Risk Pooling in Health Care Finance
April 26, 2012
Risk pooling is a mechanism where revenue and contributions are pooled so that the risk of having to pay for health care is not borne by each contributor individually. Risk pooling is a form of risk management practiced by the health industry especially insurance companies. While risk pooling is necessary for insurance to work, not all risks can be effectively pooled. Pooling risks together allows the costs of those higher risks to be subsidized by those with a lower risk. The risk pooling in health care is practiced based on two considerations, equity and efficiency. There are those who believe that the cost of health care expenses should not be bourn by individuals themselves alone especially those who are not well off in the society and can’t pay. Instead, they believe that some of that risk should be spread across a given pool of individuals carrying various levels of risk. The efficiency argument is that by putting people in the diversified risk pool, and utilizing that pool it can increase the health care productivity, reduce the uncertainty associated with the healthcare cost for the individuals in the risk pool. (McCarthy, Davies, Gaisford and Hoffmeyer, 1995) Risk pooling can be classified into four approaches; no risk pool, unitary risk pool, fragmented risk pool and integrated risk pools. In the No risk pooling approach, individuals are responsible to meet their own obligation for the healthcare cost. In this approach, individual will pay the premium for the insurance based on their individual risk based on their previous health history. Individual in this situation would only have a choice between multiple insurance companies, which may consider the individual at various different risk categories. It’s also possible in this scenario, that the most riskiest of individuals will be avoided by most insurance companies. (Peter and Witter, 2004) In the Unitary Risk Pool approach, similar to one practiced in Canada and Europe, through taxation, a central pool is created that would mandate all individuals to participate whether they are rich or poor. All individuals are then placed in a single central pool with a particular health care package. Even though, the unitary pool reduces the economic barrier of the price mechanism to consumption that is everyone who needs health care should do so without any economic barrier. Unitary Risk Pool has its own set off inefficiencies. They include: Inflated/unaffordable costs. Since there is no incentive for the individual or the service provider from spending on unnecessary tests and services. As for the service providers, guaranteed payment encourage careless demand for healthcare services unwarranted in addressing individual cases. One size fit all approach where people’s needs are not being met on the individual level. No incentives for the service providers like doctors, nurses to innovate. As the population ages, the pool of individual paying into the risk pool decreases thus making it difficult to keep it going. The third approach is the Fragmented Risk Pooling. By doing fragmented approach, you can avoid the inefficiency that is brought on by too large a risk pool. Pools can be decided based on risk factor, geographical factor, employment etc. Some pool may make it mandatory to participate, while others are voluntary. Most Employers often fragment their risk pools by offering multiple HMO and PPO option. In this scenario, young healthy employees who would have less risk and healthcare needs choose self-funded PPO, while the rest more risk is migrated to the HMO as older individuals end up choosing that. The fourth approach is the Integrated Risk Pooling. Integrated Risk Pooling is used to do financial transfers between different fragmented pools. Under this arrangement, the individual risk pools can remain in place, but financial transfers are arranged between pools so that...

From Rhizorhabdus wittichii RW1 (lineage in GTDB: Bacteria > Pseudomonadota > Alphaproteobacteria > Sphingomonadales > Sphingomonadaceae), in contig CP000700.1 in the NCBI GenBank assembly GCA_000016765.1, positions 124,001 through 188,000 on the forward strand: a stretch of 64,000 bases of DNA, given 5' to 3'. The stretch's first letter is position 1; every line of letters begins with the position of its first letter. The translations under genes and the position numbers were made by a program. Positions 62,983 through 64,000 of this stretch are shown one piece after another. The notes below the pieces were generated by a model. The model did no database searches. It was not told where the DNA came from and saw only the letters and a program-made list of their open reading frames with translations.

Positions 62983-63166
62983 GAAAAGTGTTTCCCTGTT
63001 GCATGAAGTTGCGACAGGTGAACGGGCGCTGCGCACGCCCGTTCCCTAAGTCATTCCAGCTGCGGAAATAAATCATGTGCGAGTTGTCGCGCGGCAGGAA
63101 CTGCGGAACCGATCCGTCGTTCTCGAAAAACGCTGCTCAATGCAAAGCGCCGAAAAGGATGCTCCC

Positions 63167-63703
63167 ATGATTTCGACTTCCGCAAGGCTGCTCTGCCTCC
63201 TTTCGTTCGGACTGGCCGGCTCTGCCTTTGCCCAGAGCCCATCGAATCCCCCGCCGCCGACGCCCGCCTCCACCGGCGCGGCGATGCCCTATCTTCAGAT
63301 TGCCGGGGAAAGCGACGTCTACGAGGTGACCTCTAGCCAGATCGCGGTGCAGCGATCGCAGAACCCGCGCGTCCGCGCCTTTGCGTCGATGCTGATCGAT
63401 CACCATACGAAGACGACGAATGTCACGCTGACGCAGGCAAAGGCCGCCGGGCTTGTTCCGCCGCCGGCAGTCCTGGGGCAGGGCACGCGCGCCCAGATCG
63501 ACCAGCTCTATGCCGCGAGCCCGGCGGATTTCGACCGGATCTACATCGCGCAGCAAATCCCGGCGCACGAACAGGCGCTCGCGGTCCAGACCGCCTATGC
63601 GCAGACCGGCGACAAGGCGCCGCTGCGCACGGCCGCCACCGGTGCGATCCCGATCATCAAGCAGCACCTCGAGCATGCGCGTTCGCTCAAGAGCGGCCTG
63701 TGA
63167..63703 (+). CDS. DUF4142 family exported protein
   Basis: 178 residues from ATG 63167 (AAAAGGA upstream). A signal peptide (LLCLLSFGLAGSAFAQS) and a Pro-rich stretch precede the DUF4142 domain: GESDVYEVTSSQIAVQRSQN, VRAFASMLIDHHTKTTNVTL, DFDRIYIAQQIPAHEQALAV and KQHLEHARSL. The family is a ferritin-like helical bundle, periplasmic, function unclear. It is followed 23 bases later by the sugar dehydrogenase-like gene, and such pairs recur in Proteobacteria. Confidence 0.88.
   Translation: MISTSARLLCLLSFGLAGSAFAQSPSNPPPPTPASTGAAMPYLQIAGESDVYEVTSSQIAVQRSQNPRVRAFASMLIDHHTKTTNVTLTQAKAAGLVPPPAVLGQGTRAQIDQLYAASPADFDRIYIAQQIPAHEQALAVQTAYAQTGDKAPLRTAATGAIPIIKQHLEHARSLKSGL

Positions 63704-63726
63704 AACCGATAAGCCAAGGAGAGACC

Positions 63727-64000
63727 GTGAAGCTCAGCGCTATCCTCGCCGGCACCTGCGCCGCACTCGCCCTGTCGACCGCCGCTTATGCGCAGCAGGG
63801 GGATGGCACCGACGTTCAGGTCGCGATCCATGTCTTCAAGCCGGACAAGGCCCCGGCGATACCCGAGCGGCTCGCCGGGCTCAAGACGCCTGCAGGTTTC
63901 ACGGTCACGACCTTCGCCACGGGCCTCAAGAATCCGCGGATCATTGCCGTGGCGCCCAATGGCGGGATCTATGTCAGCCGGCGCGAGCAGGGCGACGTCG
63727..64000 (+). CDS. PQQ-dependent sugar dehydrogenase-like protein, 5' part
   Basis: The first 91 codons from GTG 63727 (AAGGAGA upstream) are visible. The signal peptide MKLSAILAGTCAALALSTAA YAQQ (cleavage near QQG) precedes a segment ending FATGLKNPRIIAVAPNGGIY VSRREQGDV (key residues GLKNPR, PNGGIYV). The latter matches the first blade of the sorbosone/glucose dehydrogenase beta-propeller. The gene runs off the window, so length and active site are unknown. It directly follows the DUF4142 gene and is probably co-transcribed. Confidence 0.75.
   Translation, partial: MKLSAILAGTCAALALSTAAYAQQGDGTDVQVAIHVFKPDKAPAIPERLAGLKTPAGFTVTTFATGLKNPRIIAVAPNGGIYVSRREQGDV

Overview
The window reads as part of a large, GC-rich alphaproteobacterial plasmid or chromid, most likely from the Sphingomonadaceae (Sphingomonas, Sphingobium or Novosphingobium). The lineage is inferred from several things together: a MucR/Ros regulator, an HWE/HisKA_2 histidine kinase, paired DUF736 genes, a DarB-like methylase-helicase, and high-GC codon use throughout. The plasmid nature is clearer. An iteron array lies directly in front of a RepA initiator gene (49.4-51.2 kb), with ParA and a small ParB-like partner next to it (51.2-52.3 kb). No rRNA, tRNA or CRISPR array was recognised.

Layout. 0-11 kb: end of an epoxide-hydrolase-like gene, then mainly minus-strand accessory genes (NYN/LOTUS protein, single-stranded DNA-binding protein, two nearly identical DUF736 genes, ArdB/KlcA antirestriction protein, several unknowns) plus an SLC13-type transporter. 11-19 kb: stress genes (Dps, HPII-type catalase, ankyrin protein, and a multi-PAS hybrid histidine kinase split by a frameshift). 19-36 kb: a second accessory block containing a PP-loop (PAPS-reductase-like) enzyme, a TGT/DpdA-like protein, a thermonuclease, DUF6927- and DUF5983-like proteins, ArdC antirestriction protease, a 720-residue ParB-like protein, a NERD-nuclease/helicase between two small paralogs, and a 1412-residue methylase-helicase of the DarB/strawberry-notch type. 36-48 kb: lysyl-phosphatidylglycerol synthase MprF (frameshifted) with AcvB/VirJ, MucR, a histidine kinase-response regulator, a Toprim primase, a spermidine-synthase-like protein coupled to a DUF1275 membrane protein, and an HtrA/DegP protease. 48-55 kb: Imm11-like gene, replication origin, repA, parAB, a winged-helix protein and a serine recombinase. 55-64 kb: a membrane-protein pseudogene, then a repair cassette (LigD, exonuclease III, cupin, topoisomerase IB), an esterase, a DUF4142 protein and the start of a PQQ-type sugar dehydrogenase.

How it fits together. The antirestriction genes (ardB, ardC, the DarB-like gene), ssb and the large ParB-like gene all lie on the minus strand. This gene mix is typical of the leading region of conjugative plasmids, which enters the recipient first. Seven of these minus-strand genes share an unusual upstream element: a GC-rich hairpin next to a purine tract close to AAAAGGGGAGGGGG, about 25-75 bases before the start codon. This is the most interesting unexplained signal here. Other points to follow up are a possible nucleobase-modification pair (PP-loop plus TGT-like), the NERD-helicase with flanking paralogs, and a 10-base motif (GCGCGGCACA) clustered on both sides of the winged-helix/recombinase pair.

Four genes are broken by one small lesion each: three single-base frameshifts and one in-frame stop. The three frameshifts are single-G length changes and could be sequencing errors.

References: Peter C. Smith and Sopie N. Witter (2004) Risk Pooling in Health Care Financing: The Implications for Health System Performance, World Bank Publications
Jean P. Hall and Janice M. Moore (2008) Does High-Risk Pool Coverage Meet the Needs of People at Risk for Disability?. Inquiry: September 2008, Vol. 45, No. 3, pp. 340-352.
World Health Organization (2000), The World Health Report 2000. Health systems:
improving performance, Geneva: World Health Organization.
McCarthy, T., Davies, K., Gaisford, J. and Hoffmeyer, U. (1995). Risk-adjustment and its implications for efficiency and equity in health care systems, Basle: Pharmaceutical Partners for Better Healthcare.. Los Angeles/London: National Economic Research Associates.
John Graves and Sharon K. Long,(2006) “Why Do People Lack Health Insurance?” The Urban Institute.
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